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Boomers Mean Business

Six trends that changed the marketplace

Boomers Mean Business

Boomers have turned en masse to Geek Squad’s tech-savvy team for on-call computer help. — Dale Guldan/Milwaukee Journal Sentinel/KRT/Newscom

En español | From age-defying beauty serums to tummy tucks and a penchant for sushi, boomers have made billion-dollar industries out of countless products and services that barely existed when the first of the 78 million-strong generation was born in 1946.

Just as they transformed society in the 1960s, creative boomer entrepreneurs and big-spending boomer consumers have dramatically overhauled the marketplace. In 2009 alone, Americans ages 50 to 65 laid out an average $42,600 per person on products and services, half of all consumer spending, according to the financial services website Bundle.

That spending cut into savings, and now the generation turning 65 is wondering if all those dollars should have been salted away for retirement, especially since many boomers can expect to live into their 90s. Their fallback nest eggs — home equity, 401(k)s, investments, personal savings — were hammered by the long recession.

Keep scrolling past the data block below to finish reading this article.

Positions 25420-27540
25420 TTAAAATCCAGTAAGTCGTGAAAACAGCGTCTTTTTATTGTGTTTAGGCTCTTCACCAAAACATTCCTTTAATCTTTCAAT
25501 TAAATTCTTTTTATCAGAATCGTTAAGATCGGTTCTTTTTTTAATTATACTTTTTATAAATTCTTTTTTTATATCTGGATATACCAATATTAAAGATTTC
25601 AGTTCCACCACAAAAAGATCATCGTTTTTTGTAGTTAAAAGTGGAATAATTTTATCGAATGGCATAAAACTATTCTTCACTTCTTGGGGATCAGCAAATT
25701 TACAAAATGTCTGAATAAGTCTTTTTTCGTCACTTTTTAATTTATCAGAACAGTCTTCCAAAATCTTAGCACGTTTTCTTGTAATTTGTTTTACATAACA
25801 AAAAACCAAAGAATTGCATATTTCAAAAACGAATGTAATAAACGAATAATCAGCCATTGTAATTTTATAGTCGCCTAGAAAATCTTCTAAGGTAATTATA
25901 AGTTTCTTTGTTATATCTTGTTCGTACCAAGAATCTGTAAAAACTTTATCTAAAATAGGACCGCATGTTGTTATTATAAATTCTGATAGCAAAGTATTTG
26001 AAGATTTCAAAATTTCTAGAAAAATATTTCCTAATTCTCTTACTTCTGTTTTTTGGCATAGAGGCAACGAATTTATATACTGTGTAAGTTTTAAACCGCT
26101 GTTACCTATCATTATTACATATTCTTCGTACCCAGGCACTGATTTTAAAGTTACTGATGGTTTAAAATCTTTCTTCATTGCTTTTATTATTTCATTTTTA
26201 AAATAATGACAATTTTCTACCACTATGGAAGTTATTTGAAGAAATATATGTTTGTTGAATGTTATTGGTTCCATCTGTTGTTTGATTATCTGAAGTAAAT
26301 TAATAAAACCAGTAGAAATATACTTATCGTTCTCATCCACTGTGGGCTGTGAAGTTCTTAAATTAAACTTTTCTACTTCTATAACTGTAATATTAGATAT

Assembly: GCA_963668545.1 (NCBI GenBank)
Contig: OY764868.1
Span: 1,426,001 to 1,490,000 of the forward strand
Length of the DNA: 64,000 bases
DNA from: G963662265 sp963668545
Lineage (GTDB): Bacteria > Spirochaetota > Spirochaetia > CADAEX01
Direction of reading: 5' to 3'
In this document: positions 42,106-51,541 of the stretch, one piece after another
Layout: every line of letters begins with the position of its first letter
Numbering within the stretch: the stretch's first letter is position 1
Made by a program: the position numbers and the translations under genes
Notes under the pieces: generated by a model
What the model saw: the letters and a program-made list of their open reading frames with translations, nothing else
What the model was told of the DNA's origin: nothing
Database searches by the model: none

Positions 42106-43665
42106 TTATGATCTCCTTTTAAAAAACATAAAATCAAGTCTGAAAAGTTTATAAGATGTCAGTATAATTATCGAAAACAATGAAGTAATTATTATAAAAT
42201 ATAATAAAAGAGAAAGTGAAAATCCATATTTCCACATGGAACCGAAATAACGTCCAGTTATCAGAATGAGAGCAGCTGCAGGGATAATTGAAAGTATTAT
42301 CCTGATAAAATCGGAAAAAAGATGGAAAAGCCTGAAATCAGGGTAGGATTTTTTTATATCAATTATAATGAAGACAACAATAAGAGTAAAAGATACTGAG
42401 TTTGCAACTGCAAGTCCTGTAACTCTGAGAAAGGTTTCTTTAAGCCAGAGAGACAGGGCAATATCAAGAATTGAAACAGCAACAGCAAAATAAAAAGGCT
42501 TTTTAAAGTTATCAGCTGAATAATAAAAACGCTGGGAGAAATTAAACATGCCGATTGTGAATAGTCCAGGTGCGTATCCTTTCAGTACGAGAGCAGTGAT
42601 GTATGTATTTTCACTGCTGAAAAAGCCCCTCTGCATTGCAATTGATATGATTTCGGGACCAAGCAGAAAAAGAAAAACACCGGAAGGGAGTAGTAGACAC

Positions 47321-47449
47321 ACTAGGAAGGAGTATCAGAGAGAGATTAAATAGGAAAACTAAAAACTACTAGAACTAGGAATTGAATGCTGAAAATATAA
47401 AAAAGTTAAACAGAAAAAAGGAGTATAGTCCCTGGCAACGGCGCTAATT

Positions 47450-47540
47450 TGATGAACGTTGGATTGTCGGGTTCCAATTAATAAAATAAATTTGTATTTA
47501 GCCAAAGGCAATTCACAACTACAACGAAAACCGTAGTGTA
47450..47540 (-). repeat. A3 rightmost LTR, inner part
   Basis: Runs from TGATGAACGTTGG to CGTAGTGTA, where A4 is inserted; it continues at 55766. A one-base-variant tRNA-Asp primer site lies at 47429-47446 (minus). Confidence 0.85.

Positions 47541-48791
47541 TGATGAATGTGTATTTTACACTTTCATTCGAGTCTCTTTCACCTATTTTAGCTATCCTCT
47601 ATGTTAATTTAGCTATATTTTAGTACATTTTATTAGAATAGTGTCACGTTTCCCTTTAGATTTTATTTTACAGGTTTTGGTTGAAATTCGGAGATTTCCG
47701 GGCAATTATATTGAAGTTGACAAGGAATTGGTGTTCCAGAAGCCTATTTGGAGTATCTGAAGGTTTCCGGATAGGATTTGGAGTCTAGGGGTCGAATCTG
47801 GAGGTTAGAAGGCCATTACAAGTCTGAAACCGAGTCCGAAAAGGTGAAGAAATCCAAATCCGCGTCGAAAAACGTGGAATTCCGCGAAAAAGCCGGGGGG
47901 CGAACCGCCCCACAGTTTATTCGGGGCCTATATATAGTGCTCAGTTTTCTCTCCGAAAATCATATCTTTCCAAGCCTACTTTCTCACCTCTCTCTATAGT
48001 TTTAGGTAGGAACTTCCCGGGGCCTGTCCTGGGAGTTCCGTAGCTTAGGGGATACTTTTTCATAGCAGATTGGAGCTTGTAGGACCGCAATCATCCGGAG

In fact, there is a $6.6 trillion shortfall between what Americans need to retire and what they will have, according to a 2010 study by the Center for Retirement Research at Boston College for Retirement USA, a coalition of labor and pension rights advocates.

"Many boomers have not saved enough," says Olivia S. Mitchell, director of the Boettner Center for Pensions and Retirement Research at the University of Pennsylvania's Wharton School, "particularly if they intend to retire before 70."

But maybe boomers will do what they're good at and reinvent retirement — just as they reinvented much of the marketplace.

Here are six boomer-inspired market trends, from new products to nonprofits, and a few of the people who made them happen.

Staying Wired

The television set became part of daily life in the 1950s, followed by the VCR in the '70s, the personal computer in the '80s and the cellphone in the '90s.

Steve Wozniak and Steve Jobs introduced the Apple II personal computer in 1977 and the Apple Macintosh in 1984. Today, their fellow boomers account for 41 percent of people buying Apple computers, and the company is valued at $321 billion.

"Boomers have adopted every new technology as soon as it has arrived," says Jennifer Magee, a marketing expert in New Orleans.

Such an eager embrace even spawned its own support industry. SeniorNet, a national nonprofit organization that helps older people learn to use computers and the Internet, was founded by Mary Furlong in 1986.

The Geek Squad, created in 1994 in Minneapolis by Robert Stephens, who had $200 and a bicycle, employs some 20,000 technicians, many making house calls 24/7. Boomers are major clients, a spokesperson says.

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